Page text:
2 students win UCF Founders’ Day Outstanding Theses Awards

Deven Gray, former MA in anthropology student, won the University Award for Outstanding Master’s Thesis for: “Managing an Epidemic: Zika Interventions and Community Responses in Belize.” This is the top UCF recognition for best MA thesis in Social Science, Humanities, Education, Business, Art and Health. One winner per year is chosen by the UCF Graduate Council. Congrats Deven! Deven is now a PhD anthropology student at the University of South Florida, concurrently earning a Masters in Pubic Health.  Deven published his thesis in a peer-reviewed journal:

2018 Gray, Deven, and Joanna Mishtal. “Managing an Epidemic: Zika Interventions and Community Responses in Belize.” Global Public Health Journal 14(1):9-22.

Sarah Davenport, former Honors anthropology student, won the University Award for Outstanding Honors Thesis in the category of Social Sciences, Business, and Education, for thesis: “Whose Sustainability? An Examination of Environmental Equity and Sustainability in Practice in Central Florida.” One winner per year is chosen by the Burnett Honors College. Sarah published her thesis in a peer-reviewed journal:

2019 Davenport, Sarah, and Joanna Mishtal. “Whose Sustainability? An Analysis of a Community Farming Program’s Food Justice and Environmental Sustainability Agenda,” Culture, Agriculture, Food & Environment. Online early view: Feb. 14, 2019.

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Founders’ Day Award Ceremony at the Burnett House, UCF, March 29, 2019.

Founders Day Awards

Nice celebration at the Burnett House with students, family ad friends. March 29, 2019.

Student-Mentor Feature – UCF Office of Undergraduate Research

This video https://vimeo.com/275341285 showcases the research of my (former) honors student Sarah Davenport and my work with her. Sarah did amazing work on the question of how urban sustainability initiatives engage with (or don’t) with racial/ethnic diversity. Sarah’s findings challenge the popular “feel-good” notion of sustainability and raise questions about who really benefits. This video helps undergraduates understand how to get involved in research. Sarah published her honors thesis as a peer-reviewed article:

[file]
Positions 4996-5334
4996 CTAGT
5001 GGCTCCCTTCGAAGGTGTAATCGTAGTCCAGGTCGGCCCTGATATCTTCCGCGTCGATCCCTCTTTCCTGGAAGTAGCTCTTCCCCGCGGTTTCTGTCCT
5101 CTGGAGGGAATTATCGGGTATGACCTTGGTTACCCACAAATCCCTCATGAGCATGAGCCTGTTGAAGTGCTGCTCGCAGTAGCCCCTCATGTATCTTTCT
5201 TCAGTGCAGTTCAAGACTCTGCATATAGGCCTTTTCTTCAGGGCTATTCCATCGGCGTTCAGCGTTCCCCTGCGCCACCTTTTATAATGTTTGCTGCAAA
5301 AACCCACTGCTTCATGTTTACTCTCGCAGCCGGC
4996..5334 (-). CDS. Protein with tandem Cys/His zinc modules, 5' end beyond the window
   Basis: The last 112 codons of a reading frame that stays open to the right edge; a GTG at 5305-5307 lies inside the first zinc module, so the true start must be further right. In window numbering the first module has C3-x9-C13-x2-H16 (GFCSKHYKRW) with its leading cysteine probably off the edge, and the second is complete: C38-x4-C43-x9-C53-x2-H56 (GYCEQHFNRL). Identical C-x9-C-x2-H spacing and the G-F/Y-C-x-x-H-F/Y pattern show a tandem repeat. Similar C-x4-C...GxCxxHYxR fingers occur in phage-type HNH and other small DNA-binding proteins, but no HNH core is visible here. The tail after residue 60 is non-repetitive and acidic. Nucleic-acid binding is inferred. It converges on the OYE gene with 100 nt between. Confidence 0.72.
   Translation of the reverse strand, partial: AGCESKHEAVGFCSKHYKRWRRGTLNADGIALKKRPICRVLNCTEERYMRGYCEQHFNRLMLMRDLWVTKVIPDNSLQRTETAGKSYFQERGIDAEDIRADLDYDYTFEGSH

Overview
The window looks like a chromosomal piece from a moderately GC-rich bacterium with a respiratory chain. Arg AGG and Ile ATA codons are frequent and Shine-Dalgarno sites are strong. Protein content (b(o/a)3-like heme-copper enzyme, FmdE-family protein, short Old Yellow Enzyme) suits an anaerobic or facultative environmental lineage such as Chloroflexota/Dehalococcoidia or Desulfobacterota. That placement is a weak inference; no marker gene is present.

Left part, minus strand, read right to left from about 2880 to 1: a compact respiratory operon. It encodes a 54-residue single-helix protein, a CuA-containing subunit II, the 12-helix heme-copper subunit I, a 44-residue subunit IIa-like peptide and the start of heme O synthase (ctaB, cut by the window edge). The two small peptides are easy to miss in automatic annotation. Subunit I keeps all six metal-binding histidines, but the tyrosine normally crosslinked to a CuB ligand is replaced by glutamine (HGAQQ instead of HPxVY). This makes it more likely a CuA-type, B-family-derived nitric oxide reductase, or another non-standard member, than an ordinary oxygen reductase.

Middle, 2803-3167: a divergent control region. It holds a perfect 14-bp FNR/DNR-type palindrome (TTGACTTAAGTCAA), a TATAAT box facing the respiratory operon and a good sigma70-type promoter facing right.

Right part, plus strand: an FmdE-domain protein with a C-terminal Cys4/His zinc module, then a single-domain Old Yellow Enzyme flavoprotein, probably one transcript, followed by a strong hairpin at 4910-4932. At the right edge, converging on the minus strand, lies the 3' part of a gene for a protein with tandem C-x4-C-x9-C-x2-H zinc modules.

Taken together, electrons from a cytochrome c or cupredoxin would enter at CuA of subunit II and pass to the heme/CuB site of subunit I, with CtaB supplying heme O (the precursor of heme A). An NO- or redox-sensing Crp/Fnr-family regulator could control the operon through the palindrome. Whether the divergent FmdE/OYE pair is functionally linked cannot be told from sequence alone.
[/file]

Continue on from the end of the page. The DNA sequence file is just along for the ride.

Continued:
2019    Davenport, Sarah, and Joanna Mishtal. “Whose Sustainability? An Analysis of a Community Farming Program’s Food Justice and Environmental Sustainability Agenda,” Culture, Agriculture, Food & Environment. Online early view: Feb. 14, 2019

Winner: Adele E. Clarke Book Award, 2017

“Repronetwork is pleased to announce that the winner of the 2017 Adele E. Clarke Book Award is The Politics of Morality: The Church, The State, and Reproductive Rights in Postsocialist Poland, by Joanna Mishtal.  The Politics of Morality is a compelling investigation of reproductive life in Poland after the fall of socialism and the rise of Solidarity.  Weaving together ethnographic insights gleaned from her encounters with Polish families, Catholic clergy, physicians, and reproductive rights activists, Mishtal illuminates a contradictory landscape of conservative Catholic politics, widespread, privatized medical provision of illegal abortions, a falling birth rate, and public near-silence about reproductive rights.  The Politics of Morality contains insights that reverberate far beyond Poland, with its examination of the role and influence of the Catholic church, the rise of conservative moral politics, the shifting legal and practical roles of the medical profession in reproductive care, the impact of neoliberal economic policies on childbearing, and challenges to reproductive activism.”   —  Lara Freidenfelds, Ph.D., Adele E. Clarke Book Award Committee Chair

COS News: The Politics of Reproductive Rights in Post-Soviet Poland

Associate professor of anthropology, Joanna Mishtal, Ph.D., had her book, The Politics of MoralityThe Church, the State and Reproductive Rights in Postsocialist Poland, published and released with Ohio University Press in August. The Politics of Morality is a full-length, single author ethnography based on 21 months of primary data collection in Kraków, Warsaw, and Gdańsk, Poland. It examines the politics of gender, focusing on reproductive rights, health, and social policies. Specifically, this book is an anthropological study of the expansion of power by the religious right and its effects on individual rights and social values, and it examines the contentious nature of reproductive rights politics that emerged since the fall of state socialism in 1989, and in light of the 2004 EU integration.

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